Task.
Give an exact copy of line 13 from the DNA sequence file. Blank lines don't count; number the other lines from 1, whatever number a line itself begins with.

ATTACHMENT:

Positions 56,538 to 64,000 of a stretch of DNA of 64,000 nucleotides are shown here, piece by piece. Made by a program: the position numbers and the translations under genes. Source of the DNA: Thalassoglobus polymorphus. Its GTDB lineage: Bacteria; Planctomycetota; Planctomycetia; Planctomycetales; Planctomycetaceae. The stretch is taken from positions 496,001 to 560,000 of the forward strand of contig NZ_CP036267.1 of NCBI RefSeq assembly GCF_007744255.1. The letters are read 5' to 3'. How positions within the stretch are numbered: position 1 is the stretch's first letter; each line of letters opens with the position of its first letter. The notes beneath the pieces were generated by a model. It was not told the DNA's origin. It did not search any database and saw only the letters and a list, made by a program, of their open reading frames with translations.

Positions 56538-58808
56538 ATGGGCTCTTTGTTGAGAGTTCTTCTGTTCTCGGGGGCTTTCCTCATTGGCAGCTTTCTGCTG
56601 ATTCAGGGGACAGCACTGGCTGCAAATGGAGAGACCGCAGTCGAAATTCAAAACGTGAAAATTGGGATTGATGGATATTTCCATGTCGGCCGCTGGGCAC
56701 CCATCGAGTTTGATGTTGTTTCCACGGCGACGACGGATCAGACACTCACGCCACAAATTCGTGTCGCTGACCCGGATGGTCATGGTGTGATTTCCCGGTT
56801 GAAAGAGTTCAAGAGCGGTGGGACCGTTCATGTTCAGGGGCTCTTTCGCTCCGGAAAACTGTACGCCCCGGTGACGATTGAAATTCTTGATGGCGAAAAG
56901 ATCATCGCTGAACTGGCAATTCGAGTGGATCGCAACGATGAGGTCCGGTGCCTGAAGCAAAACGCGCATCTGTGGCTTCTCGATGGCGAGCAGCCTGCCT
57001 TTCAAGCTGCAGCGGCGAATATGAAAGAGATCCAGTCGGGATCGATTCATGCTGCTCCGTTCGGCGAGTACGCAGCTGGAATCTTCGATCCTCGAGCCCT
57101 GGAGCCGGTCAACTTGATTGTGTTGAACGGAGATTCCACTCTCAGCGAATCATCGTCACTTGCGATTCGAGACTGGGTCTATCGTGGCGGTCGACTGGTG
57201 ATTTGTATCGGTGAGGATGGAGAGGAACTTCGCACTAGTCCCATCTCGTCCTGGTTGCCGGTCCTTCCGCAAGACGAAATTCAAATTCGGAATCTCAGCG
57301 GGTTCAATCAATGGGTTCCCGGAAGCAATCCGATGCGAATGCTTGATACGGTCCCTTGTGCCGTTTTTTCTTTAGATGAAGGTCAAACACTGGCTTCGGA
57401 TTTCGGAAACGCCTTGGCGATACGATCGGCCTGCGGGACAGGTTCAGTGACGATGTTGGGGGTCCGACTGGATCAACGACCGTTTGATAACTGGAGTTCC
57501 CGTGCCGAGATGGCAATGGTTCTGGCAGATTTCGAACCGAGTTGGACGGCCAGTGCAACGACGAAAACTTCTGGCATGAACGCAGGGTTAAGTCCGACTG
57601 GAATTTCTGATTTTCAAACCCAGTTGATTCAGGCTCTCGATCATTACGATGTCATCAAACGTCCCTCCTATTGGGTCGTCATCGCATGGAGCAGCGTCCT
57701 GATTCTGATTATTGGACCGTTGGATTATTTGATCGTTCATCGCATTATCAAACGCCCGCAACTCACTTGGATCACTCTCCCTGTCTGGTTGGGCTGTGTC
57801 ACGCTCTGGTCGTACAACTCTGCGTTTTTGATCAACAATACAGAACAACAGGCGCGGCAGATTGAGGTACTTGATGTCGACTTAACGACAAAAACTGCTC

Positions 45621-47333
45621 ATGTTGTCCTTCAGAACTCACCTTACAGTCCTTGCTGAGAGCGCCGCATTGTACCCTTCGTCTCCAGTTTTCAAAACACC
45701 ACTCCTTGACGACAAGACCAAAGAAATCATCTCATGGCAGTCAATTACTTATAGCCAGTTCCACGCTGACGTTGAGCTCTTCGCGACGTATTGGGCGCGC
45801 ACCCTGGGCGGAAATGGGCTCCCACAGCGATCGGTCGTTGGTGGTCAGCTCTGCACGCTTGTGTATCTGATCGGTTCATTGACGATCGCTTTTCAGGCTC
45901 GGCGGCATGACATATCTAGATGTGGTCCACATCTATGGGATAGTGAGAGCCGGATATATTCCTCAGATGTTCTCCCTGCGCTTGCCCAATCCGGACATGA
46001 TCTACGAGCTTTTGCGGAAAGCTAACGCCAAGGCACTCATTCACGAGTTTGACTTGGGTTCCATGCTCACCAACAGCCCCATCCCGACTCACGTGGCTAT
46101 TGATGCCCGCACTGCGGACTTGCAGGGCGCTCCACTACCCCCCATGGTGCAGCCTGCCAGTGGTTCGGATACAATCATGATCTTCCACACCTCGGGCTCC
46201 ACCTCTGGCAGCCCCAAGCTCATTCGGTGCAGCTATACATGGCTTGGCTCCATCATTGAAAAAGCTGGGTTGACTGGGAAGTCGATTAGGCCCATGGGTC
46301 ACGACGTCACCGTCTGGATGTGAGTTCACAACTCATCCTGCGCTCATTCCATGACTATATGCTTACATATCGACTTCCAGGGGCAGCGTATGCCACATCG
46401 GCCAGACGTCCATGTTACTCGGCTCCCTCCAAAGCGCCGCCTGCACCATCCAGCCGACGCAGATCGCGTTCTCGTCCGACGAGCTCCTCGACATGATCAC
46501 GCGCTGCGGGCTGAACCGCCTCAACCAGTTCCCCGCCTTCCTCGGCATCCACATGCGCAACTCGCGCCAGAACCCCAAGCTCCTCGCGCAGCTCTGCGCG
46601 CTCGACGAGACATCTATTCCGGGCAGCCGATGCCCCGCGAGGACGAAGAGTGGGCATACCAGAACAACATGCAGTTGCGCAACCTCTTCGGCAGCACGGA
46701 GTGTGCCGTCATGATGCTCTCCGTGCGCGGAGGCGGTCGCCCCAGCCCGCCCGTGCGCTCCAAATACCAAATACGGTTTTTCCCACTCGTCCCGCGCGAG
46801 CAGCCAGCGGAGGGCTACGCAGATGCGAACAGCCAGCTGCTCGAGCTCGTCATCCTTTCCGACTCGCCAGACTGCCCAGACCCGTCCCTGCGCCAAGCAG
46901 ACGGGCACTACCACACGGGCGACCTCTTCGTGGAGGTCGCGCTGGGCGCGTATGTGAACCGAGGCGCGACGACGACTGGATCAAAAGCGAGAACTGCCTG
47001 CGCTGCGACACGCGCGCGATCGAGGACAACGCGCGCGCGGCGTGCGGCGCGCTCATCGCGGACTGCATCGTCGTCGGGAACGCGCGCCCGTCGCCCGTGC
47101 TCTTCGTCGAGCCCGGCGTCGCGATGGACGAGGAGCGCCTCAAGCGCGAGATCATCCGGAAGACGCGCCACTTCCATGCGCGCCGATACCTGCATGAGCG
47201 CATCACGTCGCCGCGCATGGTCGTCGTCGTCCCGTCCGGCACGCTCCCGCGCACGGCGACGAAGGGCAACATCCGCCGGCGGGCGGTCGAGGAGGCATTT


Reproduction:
57501 CGTGCCGAGATGGCAATGGTTCTGGCAGATTTCGAACCGAGTTGGACGGCCAGTGCAACGACGAAAACTTCTGGCATGAACGCAGGGTTAAGTCCGACTG